Feb 13, 2009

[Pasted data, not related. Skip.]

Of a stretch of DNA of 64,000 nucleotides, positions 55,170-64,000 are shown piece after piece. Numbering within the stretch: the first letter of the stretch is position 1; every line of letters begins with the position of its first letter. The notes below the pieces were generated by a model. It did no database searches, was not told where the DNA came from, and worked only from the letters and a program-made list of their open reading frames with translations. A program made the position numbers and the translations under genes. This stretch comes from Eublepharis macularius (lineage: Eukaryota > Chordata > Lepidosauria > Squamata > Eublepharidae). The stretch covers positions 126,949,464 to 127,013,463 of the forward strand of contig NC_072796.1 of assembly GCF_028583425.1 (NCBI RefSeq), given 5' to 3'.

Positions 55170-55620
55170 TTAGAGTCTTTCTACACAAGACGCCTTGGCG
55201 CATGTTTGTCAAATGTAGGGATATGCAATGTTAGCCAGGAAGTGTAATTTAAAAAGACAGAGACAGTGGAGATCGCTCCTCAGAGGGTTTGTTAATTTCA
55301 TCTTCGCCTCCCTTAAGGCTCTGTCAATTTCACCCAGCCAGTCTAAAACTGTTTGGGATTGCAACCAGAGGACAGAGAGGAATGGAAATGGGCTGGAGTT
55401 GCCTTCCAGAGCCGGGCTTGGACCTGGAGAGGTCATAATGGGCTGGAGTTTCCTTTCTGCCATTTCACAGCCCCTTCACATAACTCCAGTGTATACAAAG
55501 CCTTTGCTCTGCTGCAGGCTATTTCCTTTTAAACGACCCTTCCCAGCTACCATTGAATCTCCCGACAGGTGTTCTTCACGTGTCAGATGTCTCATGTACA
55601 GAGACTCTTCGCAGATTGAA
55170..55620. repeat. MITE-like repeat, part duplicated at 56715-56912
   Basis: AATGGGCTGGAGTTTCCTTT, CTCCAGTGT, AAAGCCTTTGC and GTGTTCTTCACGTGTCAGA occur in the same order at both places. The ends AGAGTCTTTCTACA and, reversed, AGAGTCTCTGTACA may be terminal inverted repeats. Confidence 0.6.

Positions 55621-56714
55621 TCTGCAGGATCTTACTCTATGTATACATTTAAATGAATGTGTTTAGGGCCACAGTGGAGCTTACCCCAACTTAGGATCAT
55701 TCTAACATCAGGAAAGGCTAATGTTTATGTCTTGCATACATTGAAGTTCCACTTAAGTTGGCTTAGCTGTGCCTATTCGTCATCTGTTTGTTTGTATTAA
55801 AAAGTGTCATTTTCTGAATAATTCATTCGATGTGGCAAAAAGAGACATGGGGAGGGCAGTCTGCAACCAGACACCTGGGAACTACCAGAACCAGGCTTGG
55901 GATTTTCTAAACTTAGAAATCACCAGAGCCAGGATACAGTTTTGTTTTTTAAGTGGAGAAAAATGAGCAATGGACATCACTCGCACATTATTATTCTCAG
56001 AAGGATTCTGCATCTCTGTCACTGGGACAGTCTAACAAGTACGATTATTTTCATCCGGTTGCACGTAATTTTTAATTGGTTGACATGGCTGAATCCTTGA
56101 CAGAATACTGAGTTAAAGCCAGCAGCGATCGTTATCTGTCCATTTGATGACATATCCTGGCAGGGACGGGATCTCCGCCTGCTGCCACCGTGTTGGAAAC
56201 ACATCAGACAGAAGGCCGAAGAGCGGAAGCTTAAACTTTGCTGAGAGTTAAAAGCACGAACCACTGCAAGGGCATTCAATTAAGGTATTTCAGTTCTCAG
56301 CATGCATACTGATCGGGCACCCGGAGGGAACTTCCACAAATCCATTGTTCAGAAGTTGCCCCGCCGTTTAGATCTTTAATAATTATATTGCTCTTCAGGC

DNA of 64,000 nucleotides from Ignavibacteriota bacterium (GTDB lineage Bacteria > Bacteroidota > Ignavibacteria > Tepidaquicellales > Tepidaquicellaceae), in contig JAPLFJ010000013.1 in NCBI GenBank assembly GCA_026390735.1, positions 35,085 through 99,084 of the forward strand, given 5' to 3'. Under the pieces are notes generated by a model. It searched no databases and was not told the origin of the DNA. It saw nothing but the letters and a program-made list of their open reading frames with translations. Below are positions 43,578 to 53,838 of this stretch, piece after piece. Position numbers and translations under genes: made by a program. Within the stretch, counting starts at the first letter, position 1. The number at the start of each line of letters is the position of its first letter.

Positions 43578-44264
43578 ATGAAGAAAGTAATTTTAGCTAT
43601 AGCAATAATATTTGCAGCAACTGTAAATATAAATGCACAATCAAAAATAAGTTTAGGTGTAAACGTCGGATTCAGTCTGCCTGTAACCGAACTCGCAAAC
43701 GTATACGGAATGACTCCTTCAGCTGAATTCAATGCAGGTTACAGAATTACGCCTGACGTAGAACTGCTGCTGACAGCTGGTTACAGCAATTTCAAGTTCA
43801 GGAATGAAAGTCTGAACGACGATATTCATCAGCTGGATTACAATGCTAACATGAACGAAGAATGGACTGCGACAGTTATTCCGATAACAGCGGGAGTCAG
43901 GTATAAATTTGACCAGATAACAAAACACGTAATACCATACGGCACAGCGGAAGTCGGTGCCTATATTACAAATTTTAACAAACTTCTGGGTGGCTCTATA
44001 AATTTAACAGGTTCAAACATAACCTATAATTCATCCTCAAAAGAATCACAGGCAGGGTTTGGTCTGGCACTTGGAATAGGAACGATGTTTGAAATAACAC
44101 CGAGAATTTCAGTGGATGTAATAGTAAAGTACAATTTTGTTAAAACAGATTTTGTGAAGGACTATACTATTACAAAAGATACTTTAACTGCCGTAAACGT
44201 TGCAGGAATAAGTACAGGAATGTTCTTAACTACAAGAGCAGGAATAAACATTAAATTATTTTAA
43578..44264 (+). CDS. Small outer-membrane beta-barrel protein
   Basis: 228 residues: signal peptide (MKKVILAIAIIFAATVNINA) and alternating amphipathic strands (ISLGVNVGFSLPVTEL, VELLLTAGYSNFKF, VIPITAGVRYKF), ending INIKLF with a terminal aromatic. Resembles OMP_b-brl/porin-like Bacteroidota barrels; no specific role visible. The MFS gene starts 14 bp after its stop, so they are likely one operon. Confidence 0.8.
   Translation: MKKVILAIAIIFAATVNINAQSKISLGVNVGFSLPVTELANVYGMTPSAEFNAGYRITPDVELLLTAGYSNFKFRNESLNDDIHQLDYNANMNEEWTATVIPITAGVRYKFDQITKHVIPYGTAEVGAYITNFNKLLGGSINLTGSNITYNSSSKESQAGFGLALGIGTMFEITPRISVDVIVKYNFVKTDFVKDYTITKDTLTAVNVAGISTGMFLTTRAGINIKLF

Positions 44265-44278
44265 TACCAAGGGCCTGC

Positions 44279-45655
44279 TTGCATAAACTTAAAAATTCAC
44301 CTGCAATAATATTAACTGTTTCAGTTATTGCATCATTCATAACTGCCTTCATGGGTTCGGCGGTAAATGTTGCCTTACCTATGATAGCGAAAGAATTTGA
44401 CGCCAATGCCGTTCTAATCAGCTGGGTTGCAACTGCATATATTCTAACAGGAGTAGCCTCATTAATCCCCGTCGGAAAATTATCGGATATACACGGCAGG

Freedom struggle: a synoptic history